Denny, why are you not seeing this? Normally I can understand where you are coming from, even when I disagree. But this turf war mentality around orthodoxy is toxic. Exclusion and separation are nothing special anyone can do it, it’s the human condition. To seek reconciliation despite disagreement, that requires the love and wisdom of God. Please reconsider
Agreed. The fact that neither Challies nor Burk even entertains the thought of convincing Jakes out of his views, but simply consigns him to his fate, is very alarming. The YRR crowd needs some serious help.
Sam, if you check out the scripture Denny has in the comments (Acts 18:26) and added to the end of his post, you’ll see that he has in fact thought about Jakes being convinced of the wrongness of his views. Having said that, Jakes is very aware that people are not comfortable with the way he has expressed his view of the Trinity, but in the past said he would prefer to work on what he thinks God is calling him to do rather than spend time working it through this doctrine with others. I’m glad he wrote an article for CT about it, and maybe…maybe the Elephant Room is the opportunity for him to wrestle with this to make his position clear or to be corrected.
Ian Hugh Clary
I think Thabiti’s point is well taken, it would be like Augustine having Mohammed (or maybe Pelagius) up for a chat about his views. I don’t know why not wanting to publish someone’s falsehoods is in need of help. Sounds like wisdom to me.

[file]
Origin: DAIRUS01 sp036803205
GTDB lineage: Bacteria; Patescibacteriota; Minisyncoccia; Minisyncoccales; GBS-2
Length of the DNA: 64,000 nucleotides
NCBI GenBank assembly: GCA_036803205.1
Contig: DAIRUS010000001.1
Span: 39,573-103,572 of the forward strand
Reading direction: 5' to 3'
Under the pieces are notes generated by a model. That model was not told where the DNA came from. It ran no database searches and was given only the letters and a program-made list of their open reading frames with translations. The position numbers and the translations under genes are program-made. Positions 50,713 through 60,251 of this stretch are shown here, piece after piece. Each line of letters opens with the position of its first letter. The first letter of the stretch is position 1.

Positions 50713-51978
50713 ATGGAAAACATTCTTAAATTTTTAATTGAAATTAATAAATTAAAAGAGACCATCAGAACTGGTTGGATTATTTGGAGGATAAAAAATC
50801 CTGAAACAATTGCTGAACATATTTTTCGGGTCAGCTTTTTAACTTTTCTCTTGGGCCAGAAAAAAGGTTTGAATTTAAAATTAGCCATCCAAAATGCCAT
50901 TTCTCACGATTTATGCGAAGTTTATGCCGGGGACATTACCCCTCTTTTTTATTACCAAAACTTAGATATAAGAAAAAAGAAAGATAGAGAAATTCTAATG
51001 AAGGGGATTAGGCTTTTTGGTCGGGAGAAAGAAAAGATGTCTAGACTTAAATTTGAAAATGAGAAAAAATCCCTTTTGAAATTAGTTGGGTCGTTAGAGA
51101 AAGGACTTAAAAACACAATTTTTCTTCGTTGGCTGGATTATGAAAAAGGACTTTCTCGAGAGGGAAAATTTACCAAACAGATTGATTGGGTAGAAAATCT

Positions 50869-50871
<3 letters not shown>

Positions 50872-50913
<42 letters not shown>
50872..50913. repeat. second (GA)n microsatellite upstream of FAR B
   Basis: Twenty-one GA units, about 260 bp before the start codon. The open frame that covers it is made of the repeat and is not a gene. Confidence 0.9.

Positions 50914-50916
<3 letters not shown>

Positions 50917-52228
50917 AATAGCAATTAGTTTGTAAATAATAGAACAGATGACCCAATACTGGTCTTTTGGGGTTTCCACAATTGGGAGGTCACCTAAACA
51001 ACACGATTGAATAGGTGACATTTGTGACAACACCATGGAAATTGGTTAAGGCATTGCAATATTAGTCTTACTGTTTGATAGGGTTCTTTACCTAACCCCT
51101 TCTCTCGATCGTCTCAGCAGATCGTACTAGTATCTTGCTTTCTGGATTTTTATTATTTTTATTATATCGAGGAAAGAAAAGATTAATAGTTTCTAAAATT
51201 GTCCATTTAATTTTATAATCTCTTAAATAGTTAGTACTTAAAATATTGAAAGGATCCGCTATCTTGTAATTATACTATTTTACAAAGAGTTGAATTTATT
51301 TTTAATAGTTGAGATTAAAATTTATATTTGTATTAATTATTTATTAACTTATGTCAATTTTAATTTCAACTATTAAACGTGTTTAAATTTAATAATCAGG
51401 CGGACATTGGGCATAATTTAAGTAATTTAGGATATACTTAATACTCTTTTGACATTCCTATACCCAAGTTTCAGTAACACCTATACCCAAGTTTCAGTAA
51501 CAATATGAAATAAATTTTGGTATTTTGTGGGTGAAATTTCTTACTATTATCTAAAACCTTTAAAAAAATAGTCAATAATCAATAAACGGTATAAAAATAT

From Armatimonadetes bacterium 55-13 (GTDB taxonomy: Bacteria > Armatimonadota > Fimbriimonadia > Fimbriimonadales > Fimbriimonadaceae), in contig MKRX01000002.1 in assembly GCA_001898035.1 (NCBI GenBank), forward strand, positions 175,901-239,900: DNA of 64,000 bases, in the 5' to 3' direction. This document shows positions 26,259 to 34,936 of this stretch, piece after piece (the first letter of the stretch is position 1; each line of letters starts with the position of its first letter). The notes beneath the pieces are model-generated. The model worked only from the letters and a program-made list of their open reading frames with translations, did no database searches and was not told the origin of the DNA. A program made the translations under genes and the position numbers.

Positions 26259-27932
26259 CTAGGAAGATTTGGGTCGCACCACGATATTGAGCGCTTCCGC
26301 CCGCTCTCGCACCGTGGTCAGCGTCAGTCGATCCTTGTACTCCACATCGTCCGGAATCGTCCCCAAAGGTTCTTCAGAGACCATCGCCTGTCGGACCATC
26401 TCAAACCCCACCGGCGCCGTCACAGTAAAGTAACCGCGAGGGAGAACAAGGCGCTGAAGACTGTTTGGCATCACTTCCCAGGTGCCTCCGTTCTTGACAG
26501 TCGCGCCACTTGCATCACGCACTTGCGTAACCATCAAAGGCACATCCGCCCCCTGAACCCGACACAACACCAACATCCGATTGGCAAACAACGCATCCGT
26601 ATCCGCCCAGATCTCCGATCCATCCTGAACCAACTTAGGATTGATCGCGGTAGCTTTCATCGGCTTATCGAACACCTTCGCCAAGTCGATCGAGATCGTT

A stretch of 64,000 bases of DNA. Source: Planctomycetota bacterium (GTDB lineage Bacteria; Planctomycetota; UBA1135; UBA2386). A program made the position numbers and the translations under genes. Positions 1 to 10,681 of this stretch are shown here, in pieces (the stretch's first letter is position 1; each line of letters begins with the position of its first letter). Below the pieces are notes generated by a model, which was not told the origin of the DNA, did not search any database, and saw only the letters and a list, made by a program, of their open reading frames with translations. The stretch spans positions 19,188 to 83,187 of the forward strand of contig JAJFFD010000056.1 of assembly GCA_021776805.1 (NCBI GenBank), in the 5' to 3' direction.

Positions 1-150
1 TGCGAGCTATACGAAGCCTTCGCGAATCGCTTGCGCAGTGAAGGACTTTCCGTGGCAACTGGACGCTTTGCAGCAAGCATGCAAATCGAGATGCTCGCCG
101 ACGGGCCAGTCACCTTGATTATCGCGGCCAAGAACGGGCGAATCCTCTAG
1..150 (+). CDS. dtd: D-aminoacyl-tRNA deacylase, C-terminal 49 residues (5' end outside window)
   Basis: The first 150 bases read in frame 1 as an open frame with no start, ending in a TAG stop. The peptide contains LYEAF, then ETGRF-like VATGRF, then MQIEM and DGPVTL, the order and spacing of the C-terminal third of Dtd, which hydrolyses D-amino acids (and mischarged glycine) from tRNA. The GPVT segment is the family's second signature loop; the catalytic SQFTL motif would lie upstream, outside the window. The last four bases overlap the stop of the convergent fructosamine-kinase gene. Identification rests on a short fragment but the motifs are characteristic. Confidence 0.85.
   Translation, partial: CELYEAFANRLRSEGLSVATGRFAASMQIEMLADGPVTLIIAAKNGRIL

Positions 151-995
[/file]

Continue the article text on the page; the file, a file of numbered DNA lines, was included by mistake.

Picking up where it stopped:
Jakes has proven himself a heretic – he’s Word of Faith, schills for TBN and is denies the ecumenical creeds.
Since when do we give false teachers the benefit of the doubt?
Aren’t they to be taken aside and instructed (as per the biblical example of Priscilla, Aquila and Apollos)?
Jakes did an interview in 2010 where the host asked him directly about the Trinity including bringing up heresy, Nicea, etc. I quoted and linked to the interview in my recent post which you can find at my site. In the interview Jakes claims his views are evolving on the Trinity. He is still not clear and has not said that he is not a Modalist. He has also not said he believes in the Trinity. He did say that he believes there are three Persons in the Godhead in a way that “persons is a limited word.” He does not explain what he means though.
He has been questioned for years and is evasive. Just like in the 2010 interview where he does not say what he means by persons being limited in its description. In the interview he states that he strongly defended the tenants of Oneness doctrine so he should be well-versed in the arguments and know the issues. Yet, he won’t clearly admit where he stands and holds Oneness folks to be fellow Christians.